Last week, financial filings revealed cumulative Spotify losses of$206 million, which is burning through available investment of ‘just’ $288 million. But that’s not a concern, according to Spotify CEO Daniel Ek, who responded to the financial situation in an interview with the Wall Street Journal.
Here’s an excerpt.
“Wall Street Journal: You’re making lots of money, but you’re operating at a loss. How long can that continue?
Daniel Ek: “The focus hasn’t really been about when we’re going to show profitability. I think a lot of people just look at the financials and say: ‘Oh wow, losses, that’s really, really bad.’ That’s not at all how we see it, we see that we’ve actually now proved our business model.”
“The difference between what we pay out in royalties and what we actually take in in revenue is increasing, which is positive. [And] we believe that fundamentally this is a huge market. Who on this planet doesn’t like music? What we find is as [people] try out Spotify, above 20% actually decide that they want to pay for the service, which is astounding.”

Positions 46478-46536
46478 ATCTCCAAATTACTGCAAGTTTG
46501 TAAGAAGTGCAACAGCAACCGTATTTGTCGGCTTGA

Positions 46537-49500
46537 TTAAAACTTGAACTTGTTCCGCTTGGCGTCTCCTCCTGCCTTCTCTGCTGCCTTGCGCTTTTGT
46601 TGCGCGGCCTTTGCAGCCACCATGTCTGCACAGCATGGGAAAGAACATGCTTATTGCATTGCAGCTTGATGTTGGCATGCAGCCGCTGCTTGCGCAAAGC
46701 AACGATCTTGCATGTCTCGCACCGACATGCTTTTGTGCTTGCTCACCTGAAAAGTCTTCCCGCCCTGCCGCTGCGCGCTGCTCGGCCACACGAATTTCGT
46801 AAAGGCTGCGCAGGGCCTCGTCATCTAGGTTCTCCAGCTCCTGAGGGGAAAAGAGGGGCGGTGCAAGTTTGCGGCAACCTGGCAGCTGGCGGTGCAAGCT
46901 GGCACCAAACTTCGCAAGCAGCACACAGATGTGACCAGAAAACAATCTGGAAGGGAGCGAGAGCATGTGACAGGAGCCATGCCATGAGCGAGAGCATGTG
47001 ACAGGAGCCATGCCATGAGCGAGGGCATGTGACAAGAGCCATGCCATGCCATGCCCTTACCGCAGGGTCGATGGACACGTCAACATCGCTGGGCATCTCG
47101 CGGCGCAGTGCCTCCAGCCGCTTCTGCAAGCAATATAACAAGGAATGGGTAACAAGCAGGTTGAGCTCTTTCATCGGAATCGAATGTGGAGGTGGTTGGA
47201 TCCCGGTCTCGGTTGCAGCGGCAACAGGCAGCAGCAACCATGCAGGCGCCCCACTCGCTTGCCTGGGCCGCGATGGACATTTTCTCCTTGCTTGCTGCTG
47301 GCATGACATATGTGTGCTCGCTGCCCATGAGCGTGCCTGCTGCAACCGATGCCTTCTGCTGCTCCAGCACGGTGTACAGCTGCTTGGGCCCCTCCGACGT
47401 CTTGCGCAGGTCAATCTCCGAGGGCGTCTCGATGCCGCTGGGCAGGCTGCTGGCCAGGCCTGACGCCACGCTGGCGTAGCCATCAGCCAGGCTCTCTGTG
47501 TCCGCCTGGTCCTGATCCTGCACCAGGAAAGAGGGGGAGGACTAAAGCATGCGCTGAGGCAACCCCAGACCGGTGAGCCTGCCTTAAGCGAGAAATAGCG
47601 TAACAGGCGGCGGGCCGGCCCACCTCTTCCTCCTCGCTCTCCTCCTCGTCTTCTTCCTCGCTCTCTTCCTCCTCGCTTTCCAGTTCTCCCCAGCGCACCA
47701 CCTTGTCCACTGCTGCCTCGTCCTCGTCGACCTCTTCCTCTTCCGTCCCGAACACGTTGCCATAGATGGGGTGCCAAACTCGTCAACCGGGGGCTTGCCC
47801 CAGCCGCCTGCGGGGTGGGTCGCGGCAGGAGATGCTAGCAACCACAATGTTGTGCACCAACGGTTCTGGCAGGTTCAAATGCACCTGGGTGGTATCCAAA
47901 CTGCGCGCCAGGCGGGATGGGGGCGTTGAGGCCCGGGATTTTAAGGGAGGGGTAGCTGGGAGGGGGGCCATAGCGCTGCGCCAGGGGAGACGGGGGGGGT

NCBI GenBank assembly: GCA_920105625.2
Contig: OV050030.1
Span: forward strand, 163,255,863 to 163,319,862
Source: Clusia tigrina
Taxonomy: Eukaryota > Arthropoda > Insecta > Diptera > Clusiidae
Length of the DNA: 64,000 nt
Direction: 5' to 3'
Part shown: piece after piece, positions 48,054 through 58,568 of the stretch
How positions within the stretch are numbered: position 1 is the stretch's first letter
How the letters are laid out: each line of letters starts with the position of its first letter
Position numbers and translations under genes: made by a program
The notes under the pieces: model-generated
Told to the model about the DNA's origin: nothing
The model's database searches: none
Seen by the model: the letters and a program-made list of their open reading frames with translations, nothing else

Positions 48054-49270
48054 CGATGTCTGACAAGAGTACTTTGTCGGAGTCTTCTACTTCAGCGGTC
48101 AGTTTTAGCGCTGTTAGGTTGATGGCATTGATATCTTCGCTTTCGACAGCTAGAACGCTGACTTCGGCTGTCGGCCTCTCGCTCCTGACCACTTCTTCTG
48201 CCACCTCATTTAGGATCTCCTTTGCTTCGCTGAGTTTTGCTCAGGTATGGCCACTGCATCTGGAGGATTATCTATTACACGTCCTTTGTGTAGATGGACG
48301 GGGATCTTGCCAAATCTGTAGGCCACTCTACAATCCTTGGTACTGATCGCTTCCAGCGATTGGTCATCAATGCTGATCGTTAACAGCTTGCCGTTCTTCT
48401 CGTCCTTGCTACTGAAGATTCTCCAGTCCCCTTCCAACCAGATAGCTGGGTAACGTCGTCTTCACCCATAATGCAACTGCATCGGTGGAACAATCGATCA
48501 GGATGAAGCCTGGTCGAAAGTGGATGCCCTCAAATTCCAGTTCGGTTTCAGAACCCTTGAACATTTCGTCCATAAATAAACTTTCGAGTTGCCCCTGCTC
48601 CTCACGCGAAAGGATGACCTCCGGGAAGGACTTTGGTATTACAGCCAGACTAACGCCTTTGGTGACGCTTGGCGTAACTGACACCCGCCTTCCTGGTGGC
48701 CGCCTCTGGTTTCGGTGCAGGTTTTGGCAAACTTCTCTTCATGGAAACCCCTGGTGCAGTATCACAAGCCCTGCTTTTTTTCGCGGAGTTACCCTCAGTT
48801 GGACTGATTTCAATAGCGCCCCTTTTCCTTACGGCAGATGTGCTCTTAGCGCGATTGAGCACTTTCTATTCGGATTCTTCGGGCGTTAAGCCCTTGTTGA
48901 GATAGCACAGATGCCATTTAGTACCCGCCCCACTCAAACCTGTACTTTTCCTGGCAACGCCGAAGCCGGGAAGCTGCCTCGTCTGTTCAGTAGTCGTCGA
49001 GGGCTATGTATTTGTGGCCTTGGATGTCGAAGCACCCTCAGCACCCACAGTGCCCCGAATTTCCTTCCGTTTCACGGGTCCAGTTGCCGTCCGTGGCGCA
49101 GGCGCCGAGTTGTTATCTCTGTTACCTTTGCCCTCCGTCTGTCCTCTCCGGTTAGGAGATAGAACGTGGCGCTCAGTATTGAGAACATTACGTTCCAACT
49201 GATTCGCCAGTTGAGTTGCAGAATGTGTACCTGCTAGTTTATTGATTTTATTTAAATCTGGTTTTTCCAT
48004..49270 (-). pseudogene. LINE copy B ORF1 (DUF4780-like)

Wall Street Journal: “Now that more revenue is coming from subscriptions, can you pressure labels to lower licensing fees?”
Daniel Ek: “We’re now the second-largest revenue generator for them in the world after iTunes. So of course we have a lot more to say.
“The biggest hurdle is that the music industry is still built on licensing deal by deal, and that doesn’t really work in this internet world where a song made here in Sweden might be shared with someone in Ukraine.”
On the Artist Backlash.
Wall Street Journal: “Were you surprised by artists accusing you of unfair payouts?”
Daniel Ek: “I’m not surprised, but I’m saddened by it.
“[The move from physical to digital] is the single-biggest shift in the industry since the invention of the recording. We’re selling access, not ownership; that’s something very, very different.
“And, you know, the focus of the artist ought to be how you maximize the number of streams, because that, in turn, will be better long-term for you.”
“But that’s hard for people to understand: All they see is millions of streams, and they see, you know, not millions of dollars in the end, but thousands of dollars, and they think that a million streams is comparable to a million downloads, which it obviously isn’t.
“Sure, you’re going to stream that Rihanna song five or 10 times, but you’re also going to listen to David Bowie’s entire back catalog, which you might not have gone out and purchased. Those are two very, very different behaviors.”
Image by Kristina N, licensed under Creative Commons Sharealike Attribution 2.0.